Following the release of hundreds of political prisoners in Burma, the US has reached out to reinstate diplomatic relations. In a speech given today by Secretary of State, Hilary Clinton, as democratic processes are implemented in Burma, a ceasefire is considered between the government and the Karen National Union, and the civilian leadership gains more legitimacy, sanctions will be lifted and ambassadors exchanged between the two countries. There have not been diplomatic relations between the US and Burma since 1990 and Clinton is the first US Secretary of State to visit Burma in over fifty years. This will be a long and involved process, according to Clinton, but the exchange of diplomats bodes well for an involved future with Burma.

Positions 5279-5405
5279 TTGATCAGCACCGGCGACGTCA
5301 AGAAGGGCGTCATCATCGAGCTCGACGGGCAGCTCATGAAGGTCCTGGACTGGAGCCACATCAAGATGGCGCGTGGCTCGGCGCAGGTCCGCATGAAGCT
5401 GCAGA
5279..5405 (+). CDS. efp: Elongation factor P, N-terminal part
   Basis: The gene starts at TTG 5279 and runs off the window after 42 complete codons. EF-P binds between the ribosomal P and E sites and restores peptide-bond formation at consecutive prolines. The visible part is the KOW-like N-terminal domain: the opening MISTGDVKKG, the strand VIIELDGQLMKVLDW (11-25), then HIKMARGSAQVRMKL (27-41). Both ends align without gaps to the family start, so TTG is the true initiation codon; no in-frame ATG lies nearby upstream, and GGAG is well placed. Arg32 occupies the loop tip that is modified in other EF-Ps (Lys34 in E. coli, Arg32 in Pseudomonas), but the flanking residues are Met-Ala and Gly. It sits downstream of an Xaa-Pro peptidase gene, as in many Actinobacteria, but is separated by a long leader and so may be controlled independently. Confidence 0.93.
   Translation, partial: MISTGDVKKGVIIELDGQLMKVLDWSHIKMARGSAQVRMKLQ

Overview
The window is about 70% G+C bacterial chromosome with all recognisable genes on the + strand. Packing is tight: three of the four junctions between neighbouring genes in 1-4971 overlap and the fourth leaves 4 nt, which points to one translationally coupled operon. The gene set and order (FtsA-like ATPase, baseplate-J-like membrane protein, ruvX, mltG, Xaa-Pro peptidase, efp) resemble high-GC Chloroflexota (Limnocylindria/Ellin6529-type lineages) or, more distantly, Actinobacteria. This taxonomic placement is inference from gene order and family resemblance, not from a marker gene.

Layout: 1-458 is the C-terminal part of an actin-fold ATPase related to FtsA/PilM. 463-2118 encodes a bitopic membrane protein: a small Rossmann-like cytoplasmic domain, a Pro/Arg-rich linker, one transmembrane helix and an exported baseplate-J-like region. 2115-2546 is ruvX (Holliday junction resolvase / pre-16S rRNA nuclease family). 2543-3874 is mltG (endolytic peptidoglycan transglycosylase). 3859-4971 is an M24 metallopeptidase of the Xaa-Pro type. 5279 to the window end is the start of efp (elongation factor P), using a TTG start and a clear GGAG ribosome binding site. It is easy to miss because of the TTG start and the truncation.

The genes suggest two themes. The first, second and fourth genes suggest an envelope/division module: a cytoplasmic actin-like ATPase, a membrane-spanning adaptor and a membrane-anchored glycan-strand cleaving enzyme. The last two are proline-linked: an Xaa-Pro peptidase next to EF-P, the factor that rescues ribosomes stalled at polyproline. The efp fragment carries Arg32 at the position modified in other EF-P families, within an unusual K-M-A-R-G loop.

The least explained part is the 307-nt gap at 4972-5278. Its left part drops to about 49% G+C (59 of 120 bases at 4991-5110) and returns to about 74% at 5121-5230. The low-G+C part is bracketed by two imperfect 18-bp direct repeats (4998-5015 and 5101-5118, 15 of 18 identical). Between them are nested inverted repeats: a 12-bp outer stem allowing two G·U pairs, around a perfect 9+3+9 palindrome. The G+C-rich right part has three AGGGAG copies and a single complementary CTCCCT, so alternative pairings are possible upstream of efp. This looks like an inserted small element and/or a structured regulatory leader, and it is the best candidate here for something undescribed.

President Obama made a statement backing Secretary of State, Clinton’s remarks and reinforcing the commitment to Burmese democratic development. He declared that although, “much more remains to be done to meet the aspirations of the Burmese people…the United States is committed to continuing [its] engagement with the government in Nay Pyi Taw.” The forgiveness by Western governments may seem shocking in the face of such immediate openness after decades of harsh military rule, but I think it is important to re-establish these diplomatic relations in order to continue to monitor and influence regimes that have for many years completely dominated their civilian populations. The real test in my opinion is to see if the released protesters, once regrouped, will be able to continue to challenge the government. The by-elections that are scheduled for April this year will be another test of Burmese commitment to an open society.
Only time will truly tell if these changes are here to stay, or just a facade, but there are many developments that lead one to believe in a hopeful future for the Burmese people.